Self-care week is an important chance for us all to think about how well we take care of ourselves. It is good to step back and make sure we look after our physical, mental, psychological and medical health. Students can face a lot of pressure from their studies. It can be stressful to juggle your course, social life, extra-curricular activities and develop your career prospects. One of CU’s Student Support Advisors, Laura Allen, has shared some of her top wellbeing tips for students. It is not an exhaustive list since you know your own needs better than anyone, but a good guide to keep you on track.
Your physical health
How well you treat your body is a key part of your wellbeing, but care for your physical health can be one of the first things sacrificed when under pressure. Eating a balanced diet, drinking enough water and getting regular exercise can be a pleasurable way to keep yourself fit and energetic. Studying can encourage bad eating habits, so don’t eat to beat stress or use caffeinated or energy drinks to artificially sustain your concentration.
Get a good night’s sleep, preferably 7-8 hours, by creating a regular and relaxing routine. Whilst it may seem like a bad idea to step away from the books just before an exam, it will help boost your concentration and make you even more productive.
Taking care of yourself medically is also very important. Protect your sexual health by getting tested, educated and discussing issues with partners. Make sure you have an open dialogue with your GP so that you can keep up to date and review your medicine. This time of year is the perfect opportunity to ask your doctor whether you should have the flu vaccination to give your body a fighting chance over the winter months.
Your mental health
Mental health is a topic that you might not think about as much. It is just as important as taking care of your physical self, since it can have serious repercussions for your wellbeing. The most important thing is to know that there are plenty of ways to seek support.
CU has its own Student Support Teams who are responsible for supporting our students. This includes welfare support by providing a broad range of advice and guidance on personal, practical and emotional issues.
Support and guidance is also provided for students with disabilities and long term health conditions. This includes assistance with the Disabled Student’s Allowance (DSA). The Student Support Advisor works closely with all academic and professional staff, as well as external agencies.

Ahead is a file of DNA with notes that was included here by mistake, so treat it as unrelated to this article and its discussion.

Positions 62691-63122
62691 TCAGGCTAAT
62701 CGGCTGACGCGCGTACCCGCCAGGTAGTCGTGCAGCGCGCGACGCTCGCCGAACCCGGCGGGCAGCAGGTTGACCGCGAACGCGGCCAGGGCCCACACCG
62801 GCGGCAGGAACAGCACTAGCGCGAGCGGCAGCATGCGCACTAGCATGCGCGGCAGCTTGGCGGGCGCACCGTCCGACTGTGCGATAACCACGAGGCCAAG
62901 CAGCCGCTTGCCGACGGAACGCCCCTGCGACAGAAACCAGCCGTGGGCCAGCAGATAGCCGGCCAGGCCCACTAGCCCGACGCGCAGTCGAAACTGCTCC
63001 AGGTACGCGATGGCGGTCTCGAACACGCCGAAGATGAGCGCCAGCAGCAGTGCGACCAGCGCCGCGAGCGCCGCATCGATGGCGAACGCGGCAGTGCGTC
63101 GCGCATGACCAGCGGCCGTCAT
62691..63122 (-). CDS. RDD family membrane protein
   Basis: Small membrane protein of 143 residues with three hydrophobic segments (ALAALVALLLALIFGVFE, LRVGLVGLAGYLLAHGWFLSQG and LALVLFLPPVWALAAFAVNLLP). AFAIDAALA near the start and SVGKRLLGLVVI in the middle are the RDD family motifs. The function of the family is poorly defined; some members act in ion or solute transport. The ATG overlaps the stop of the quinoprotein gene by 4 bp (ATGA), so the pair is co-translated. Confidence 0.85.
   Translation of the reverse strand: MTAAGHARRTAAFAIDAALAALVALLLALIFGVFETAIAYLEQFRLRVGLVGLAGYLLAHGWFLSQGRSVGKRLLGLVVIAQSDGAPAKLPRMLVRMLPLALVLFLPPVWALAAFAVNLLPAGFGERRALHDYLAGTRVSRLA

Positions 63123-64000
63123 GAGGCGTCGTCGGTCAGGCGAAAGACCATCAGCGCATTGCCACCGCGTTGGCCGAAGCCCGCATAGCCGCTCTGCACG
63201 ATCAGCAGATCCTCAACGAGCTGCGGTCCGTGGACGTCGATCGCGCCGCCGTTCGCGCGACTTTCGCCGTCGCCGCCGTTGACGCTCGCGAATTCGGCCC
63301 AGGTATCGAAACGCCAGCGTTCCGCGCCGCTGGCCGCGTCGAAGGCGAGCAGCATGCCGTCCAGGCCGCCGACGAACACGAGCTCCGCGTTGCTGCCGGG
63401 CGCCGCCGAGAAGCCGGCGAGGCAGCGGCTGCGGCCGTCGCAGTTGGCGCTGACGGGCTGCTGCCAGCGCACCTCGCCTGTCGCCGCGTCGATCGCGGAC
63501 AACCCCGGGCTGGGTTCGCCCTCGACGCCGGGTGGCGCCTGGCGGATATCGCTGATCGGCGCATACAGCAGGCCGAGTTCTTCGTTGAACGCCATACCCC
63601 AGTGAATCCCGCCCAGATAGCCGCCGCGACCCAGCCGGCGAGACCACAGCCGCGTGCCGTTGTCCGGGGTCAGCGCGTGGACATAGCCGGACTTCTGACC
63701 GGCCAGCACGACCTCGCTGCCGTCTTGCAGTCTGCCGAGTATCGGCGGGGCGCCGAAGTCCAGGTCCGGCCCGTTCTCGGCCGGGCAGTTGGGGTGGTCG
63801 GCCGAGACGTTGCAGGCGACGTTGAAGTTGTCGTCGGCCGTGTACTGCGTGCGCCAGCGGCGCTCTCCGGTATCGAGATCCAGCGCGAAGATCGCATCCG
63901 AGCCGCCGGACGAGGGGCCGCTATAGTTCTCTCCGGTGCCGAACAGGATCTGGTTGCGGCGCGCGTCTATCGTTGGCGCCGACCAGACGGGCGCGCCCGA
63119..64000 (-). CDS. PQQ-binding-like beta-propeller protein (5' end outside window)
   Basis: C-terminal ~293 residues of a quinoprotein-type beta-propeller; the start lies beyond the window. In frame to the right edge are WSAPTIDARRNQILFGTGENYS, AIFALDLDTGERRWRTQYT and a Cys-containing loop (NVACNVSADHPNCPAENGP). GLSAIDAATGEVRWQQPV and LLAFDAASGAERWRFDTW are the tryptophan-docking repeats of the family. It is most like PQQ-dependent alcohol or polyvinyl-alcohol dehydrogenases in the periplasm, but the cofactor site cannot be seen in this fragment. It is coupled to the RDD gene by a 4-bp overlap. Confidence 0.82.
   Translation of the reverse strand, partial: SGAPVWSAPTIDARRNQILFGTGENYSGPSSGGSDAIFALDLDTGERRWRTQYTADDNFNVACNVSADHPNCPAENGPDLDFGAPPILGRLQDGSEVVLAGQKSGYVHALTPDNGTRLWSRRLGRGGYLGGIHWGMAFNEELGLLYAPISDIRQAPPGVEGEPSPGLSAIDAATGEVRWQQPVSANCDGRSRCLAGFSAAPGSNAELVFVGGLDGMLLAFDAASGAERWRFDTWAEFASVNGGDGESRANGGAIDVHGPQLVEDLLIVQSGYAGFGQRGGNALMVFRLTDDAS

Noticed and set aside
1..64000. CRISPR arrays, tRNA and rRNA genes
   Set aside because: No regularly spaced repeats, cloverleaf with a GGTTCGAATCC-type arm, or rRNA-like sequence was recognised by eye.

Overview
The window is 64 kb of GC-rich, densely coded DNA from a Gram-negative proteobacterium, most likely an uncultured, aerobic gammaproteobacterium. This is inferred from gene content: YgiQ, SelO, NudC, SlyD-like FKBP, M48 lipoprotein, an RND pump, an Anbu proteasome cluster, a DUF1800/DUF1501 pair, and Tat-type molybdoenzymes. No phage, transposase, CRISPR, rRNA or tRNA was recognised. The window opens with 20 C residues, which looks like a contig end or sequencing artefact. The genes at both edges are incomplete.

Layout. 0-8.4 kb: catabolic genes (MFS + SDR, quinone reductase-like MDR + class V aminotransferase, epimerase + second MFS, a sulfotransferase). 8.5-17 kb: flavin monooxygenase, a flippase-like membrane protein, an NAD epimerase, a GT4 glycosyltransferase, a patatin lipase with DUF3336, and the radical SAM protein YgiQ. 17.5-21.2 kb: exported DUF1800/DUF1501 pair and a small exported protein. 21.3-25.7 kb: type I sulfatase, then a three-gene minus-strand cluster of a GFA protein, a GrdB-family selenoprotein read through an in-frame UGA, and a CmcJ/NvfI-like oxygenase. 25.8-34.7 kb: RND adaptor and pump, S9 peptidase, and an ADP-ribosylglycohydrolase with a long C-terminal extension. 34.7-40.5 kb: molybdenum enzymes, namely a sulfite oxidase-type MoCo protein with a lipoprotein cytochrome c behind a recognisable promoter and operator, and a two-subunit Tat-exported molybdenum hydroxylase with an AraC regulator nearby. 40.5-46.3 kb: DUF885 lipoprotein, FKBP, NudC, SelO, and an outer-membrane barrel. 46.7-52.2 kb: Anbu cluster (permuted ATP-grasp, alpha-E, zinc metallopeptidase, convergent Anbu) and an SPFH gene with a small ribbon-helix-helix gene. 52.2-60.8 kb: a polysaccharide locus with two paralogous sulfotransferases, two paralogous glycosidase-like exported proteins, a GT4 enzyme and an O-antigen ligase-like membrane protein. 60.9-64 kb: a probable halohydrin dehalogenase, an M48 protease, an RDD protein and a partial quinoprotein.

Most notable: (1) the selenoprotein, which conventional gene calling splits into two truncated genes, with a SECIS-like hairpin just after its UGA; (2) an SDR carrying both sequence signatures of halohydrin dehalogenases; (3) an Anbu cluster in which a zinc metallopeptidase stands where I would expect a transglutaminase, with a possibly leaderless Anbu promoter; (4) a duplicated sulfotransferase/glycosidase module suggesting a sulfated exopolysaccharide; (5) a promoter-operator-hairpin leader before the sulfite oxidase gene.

Self-care is something you can integrate into your lifestyle. It is important to keep up hobbies, even when you have a busy workload. For example, you could take a dog for a walk for one of the many websites that let you borrow a pet.
Hobbies that let you channel your creativity, volunteer or care for others can give a welcome boost to your mental health. It is also good to treat yourself sometimes. We get caught up in doing what we think is right that our favourite food, drink or activity can make us feel much better when you have it in moderation.
Modern life is a stressful environment so it is can be healthy to escape your everyday life for a bit. Getting out into nature can help us reconnect with ourselves. There is plenty of peace and quiet in the green spaces near Coventry, unwind in the local area and beyond.
Try a digital detox by switching off your devices and you might find that not having anxiety-inducing notifications from social media improves your mood. Self-care week is all about knowing how you can support your own physical and mental wellbeing and when to ask for help. For advice on a range of different topics, we also have access to self-help leaflets on a range of topics. Mental health and counselling services are also available once a week to support students with emotional difficulties and mental health conditions.